Numinations ó November, 2000

Towards a Final Theory

© 2000, by Gary D. Campbell

†† My uncle woke me out of a sound sleep, and his visage on the wall panel said, ďHey, get your body out of bed!† Weíve got a time slot for the z-field in 45 minutes!Ē

†† I rubbed the sleep out of my eyes and mumbled something about meeting him at the lab.† Next, I rolled out of bed, walked through the shower, and pulled on a coverall suitable for lab work from my clothing inventory.† Having slipped it on, it fastened itself seamlessly around me and began its work of adjusting its porosity to reflect changes in my skin temperature and that of the ambient air, keeping me at my peak comfort level.

†† Less than 45 minutes later, I arrived at the lab, and a dialog between its security system and my ID unit allowed me to walk right to the z-field insertion lab, where my uncle was already waiting for me.† The z-field probe took up almost half of the labís floor space.† It looked much as I remembered it, with the addition of more lighting ports around its saucer-shaped circumference.† It still had the clear semi-spherical dome over the cockpit, the comfy interior, and simple joy-stick controls.† It did tend toward a drab, steel-grey color scheme, but you canít have everything in lab equipment thatís only one generation beyond the prototype, I guess.

†† The probe had just reappeared, and its last crew was climbing out as we approached.† Wasting no time, my uncle and I climbed aboard.† He set the control, and we instantly shrank to the size of an apple.† Operating at this size enabled him to maneuver into the chamber where we were to make our observations.† Once in the approximate position, he adjusted us to the size of a pinhead, made another transit using the labís radio positioning system, and then took up a final position in the labís observation chamber at a billionth of normal size.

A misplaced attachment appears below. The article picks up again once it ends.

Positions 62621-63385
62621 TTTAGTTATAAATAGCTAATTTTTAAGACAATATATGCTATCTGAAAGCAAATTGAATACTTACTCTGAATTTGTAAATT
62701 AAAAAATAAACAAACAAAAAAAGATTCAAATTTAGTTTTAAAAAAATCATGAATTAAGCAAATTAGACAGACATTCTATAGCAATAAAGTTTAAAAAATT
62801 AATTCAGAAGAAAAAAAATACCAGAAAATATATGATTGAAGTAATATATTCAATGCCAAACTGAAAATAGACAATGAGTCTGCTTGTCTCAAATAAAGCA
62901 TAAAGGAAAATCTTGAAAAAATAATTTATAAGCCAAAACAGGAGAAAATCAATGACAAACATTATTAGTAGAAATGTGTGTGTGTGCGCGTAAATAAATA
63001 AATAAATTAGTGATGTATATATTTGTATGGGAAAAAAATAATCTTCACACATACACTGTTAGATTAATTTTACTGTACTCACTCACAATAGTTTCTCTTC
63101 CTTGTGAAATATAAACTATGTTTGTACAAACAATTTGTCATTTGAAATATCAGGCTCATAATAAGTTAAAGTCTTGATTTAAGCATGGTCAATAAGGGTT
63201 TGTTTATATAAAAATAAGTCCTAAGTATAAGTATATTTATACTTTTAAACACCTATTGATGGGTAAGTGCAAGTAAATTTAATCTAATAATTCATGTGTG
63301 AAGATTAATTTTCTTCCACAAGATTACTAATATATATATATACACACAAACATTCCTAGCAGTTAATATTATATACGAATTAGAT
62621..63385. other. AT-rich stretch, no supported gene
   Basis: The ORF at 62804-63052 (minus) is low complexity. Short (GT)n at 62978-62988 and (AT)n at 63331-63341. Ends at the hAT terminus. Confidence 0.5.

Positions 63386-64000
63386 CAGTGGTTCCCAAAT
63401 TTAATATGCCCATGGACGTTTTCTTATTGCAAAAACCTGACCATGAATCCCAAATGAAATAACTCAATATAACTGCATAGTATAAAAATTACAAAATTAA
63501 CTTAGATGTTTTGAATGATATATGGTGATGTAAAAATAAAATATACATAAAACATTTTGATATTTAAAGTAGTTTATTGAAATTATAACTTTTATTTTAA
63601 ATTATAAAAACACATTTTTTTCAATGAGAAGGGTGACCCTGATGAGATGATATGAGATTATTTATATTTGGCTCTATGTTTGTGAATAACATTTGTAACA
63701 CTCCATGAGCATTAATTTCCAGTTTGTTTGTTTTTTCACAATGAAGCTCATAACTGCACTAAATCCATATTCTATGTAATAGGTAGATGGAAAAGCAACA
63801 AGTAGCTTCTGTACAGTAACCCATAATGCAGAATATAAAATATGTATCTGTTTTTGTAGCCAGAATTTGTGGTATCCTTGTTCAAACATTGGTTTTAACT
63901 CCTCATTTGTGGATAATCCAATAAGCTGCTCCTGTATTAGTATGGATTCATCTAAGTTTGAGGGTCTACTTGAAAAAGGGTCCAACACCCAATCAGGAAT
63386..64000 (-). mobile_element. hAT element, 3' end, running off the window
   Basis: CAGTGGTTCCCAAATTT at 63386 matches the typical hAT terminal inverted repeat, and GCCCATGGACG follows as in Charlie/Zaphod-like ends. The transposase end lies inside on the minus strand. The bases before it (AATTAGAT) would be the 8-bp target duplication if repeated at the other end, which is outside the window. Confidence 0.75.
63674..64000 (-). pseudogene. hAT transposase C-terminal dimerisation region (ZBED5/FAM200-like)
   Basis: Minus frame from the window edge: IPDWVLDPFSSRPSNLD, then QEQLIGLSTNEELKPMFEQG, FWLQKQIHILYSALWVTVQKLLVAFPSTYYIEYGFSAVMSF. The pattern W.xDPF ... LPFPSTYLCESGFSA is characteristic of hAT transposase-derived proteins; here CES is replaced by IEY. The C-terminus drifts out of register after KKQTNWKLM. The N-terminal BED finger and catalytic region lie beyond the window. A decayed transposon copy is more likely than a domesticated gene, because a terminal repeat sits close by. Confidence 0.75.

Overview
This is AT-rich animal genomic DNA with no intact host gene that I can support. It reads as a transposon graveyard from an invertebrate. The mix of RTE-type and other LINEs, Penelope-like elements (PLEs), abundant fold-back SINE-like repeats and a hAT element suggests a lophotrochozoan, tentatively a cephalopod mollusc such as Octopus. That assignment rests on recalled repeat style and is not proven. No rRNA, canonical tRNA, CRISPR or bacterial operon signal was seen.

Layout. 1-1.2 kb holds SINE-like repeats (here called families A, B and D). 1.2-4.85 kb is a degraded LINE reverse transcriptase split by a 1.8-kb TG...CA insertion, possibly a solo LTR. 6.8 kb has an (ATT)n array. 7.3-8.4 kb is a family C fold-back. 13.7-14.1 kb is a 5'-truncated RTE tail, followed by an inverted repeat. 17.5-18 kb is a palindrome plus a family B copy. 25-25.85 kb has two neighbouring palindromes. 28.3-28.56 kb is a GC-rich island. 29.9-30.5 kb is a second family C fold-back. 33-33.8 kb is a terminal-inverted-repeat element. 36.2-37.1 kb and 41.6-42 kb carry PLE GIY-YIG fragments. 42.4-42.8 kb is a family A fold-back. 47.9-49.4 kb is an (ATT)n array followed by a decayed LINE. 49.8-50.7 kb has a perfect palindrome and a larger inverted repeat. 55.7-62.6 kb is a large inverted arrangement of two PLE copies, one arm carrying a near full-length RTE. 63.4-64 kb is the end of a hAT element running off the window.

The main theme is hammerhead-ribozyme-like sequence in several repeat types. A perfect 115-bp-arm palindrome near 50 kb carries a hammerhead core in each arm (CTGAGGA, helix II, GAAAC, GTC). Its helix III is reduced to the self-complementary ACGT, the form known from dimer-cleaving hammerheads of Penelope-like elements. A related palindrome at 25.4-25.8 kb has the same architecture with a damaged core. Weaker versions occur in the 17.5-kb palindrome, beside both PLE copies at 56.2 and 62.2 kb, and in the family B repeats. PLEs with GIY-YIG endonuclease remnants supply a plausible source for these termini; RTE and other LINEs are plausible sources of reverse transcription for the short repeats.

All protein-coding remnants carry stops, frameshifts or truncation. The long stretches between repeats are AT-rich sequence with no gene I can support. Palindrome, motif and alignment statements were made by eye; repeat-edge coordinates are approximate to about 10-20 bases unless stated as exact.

†† The drive unit was the latest in neutrino reaction mass technology.† A warm fusion front end with a conversion efficiency of almost 100% was coupled to it with a power converter.† It could produce six orthogonal streams of neutrinos capable of generating up to a 2 G acceleration in any direction.† In other words, the lab was using the same drive technology that millions of people use in personal flitters costing about a hundred credits [Editorís note:† One hundred credits is the value maintained by the government to equal an average workerís work year of two hundred five-hour days].

†† As you may remember from our first voyage, the z-field shrinks both space and time inside the bubble containing the probe.† Thus, when the size of the probe is a billionth of normal size, light outside the probe appears to travel a billionth of normal speed, or about one foot per second.† At this factor, molecules of air appear to be the size of large, wet snowflakes spaced about an inch apart.† Of course, they arenít falling, they appear to be frozen in mid-air.† If you look at them long enough, you can see them moving very slowly in random directions with respect to one another.